Brad Kuvin Brad Kuvin
Editorial Director

Sustainability and Social Responsibility

August 23, 2019


I recently attended an automotive-focused manufacturing conference where the subject of sustainability arose. Bottom line: Companies large and small throughout the supply chain had better beware; you are being watched and evaluated.

First, consider what sustainability in manufacturing means:

“Making lives better…[by] being positive contributors to our communities and good corporate citizens.”

A speaker at the conference, from global automotive supplier Martinrea, when explaining the company’s emphasis on sustainability, emphasized the importance of its suppliers sharing its own concern for being good corporate citizens.

The Martinrea sustainability pledge (probably not unlike that of many large manufacturers) promises a commitment “to ensuring the responsible use of natural resources and the prevention and reduction of negative environmental impacts like emissions, energy and water consumption, or waste generation, and not to endanger the environment.”

Then, regarding its suppliers:

“Martinrea’s contracts require that suppliers comply with certain legal requirements, including the company’s Code of Conduct, compliance with laws, environmental responsibility and customer requirements… failure to comply with these requirements could result in termination of the contractual relationship.”

If that’s not enough to get you thinking, and acting, consider how embarking on a sustainability mission will help recruit employees. One recent survey finds that when choosing a company to work for, more than 70 percent of people are more likely to work for a company that has a strong green footprint; nearly half would accept a smaller salary to work for an environmentally and socially responsible company; and more than 10 percent would accept a salary decrease of between $5000 and $10,000.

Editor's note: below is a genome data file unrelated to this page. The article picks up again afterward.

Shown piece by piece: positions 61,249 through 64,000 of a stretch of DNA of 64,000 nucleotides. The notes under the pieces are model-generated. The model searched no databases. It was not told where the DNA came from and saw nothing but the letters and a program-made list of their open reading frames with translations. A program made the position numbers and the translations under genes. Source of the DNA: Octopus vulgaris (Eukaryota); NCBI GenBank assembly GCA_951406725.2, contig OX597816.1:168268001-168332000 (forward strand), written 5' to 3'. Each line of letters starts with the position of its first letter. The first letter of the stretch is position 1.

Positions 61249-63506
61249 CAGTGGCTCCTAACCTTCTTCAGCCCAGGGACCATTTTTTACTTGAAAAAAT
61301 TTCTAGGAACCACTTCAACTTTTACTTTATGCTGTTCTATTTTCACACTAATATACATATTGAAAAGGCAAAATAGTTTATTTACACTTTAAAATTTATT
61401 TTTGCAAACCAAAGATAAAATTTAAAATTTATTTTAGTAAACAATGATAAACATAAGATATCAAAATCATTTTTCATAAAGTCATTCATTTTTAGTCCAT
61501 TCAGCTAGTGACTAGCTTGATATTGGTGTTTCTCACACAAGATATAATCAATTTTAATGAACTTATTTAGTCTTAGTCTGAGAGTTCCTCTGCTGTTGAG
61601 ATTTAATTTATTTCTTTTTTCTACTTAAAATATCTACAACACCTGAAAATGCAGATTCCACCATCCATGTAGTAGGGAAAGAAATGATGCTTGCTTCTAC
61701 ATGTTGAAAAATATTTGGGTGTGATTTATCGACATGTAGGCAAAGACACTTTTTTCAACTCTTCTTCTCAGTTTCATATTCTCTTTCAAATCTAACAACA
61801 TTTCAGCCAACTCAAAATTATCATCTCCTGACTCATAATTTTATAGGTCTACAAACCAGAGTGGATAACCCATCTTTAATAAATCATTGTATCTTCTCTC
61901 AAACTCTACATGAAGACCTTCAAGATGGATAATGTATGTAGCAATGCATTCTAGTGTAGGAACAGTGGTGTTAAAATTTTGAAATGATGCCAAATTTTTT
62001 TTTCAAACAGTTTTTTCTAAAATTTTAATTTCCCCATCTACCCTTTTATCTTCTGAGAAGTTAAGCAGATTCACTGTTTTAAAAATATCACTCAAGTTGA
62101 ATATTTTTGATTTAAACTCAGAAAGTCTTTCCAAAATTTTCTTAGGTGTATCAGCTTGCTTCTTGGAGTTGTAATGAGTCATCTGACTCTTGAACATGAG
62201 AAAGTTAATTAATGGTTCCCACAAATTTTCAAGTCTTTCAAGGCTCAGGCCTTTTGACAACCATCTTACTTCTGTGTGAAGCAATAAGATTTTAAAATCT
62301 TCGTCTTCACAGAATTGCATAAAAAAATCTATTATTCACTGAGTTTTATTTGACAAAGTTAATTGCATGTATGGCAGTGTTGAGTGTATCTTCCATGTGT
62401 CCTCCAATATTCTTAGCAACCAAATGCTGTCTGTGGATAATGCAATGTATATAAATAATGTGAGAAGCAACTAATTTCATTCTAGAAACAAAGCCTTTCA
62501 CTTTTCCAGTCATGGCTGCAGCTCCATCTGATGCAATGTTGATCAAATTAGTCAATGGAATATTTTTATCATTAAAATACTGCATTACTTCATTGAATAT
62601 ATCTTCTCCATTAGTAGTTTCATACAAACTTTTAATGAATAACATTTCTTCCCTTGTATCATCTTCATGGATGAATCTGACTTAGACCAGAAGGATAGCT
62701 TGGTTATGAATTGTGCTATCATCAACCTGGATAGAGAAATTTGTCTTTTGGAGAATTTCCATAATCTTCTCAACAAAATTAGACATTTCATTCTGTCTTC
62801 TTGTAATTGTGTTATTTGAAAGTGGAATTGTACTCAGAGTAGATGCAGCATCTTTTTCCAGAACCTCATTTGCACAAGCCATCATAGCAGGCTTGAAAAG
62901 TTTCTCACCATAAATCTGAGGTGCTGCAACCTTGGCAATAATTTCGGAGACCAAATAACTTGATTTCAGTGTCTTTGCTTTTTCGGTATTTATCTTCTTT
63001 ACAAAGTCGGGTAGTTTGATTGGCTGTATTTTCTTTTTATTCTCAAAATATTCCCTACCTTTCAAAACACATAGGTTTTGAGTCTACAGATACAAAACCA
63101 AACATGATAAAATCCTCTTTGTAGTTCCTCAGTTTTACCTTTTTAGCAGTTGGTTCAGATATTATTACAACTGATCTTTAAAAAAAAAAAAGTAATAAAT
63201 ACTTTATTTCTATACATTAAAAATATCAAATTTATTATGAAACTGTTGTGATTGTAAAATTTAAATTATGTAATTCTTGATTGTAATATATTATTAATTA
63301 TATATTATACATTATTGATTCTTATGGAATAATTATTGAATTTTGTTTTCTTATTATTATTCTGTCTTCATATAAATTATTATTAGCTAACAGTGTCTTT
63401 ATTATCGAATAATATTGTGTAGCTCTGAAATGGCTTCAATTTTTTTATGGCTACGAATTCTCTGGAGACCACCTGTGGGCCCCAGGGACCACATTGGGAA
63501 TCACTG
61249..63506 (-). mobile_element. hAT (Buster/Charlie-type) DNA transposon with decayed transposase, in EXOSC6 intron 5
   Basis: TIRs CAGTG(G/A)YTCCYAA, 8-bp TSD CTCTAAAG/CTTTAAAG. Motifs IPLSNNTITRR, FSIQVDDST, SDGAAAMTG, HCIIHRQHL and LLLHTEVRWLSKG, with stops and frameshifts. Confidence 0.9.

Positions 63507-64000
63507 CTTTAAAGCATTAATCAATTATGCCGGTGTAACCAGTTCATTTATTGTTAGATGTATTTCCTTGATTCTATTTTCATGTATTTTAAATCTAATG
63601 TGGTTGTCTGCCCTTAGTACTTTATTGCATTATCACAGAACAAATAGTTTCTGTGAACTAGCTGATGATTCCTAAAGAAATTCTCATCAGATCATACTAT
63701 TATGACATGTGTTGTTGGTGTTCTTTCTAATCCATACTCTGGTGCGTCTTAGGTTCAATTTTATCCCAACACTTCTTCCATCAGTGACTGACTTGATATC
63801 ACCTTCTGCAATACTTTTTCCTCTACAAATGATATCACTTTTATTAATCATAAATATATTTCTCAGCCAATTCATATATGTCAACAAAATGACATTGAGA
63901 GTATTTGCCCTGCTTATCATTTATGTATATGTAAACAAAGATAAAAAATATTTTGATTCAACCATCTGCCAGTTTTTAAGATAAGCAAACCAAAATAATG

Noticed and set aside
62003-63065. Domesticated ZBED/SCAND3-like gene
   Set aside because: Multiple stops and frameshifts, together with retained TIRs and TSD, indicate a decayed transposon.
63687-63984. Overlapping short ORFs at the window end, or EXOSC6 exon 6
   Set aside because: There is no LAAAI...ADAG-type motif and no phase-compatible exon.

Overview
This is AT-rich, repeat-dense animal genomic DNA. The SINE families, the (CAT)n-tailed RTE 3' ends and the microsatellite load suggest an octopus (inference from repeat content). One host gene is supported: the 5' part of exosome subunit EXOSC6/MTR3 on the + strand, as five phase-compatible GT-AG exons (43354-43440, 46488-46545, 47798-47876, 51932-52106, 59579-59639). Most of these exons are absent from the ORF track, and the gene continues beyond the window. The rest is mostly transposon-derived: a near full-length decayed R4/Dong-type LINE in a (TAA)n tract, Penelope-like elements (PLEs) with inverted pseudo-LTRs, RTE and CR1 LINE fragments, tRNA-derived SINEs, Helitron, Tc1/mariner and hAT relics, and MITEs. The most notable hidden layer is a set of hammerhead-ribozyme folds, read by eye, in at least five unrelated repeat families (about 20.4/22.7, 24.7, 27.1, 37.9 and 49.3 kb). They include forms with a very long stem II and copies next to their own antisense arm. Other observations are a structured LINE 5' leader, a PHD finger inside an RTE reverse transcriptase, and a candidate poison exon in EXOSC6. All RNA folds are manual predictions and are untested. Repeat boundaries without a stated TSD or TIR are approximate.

How to get started? Forbes contributing writer Serenity Gibbons recently suggested these three to-dos:

1. Incorporate sustainability into your everyday operations—investing in environmental stewardship initiatives such as using green energy. Example: a plan by Boeing to use waste heat from a new Seattle sewer trunk line to heat the company’s assembly facilities.

2. Make simple changes in the office and shop, such as encouraging employees to recycle or changing out light bulbs to LEDs.

3. Incentivize and encourage sustainable lifestyles outside of the company. Example: Bank of America pays $500 of an employee’s solar panel installation.

Finally, in another Forbes article we learn that in 2018, 115 of the world’s largest organizations requested environmental information from more than 5500 suppliers. If your company is not already doing so, start tracking and documenting efforts to reduce energy use, emissions, water contamination and other key measurables. Your position in the supply chain and among the workforce of the future depends on it.

Technologies: Bending

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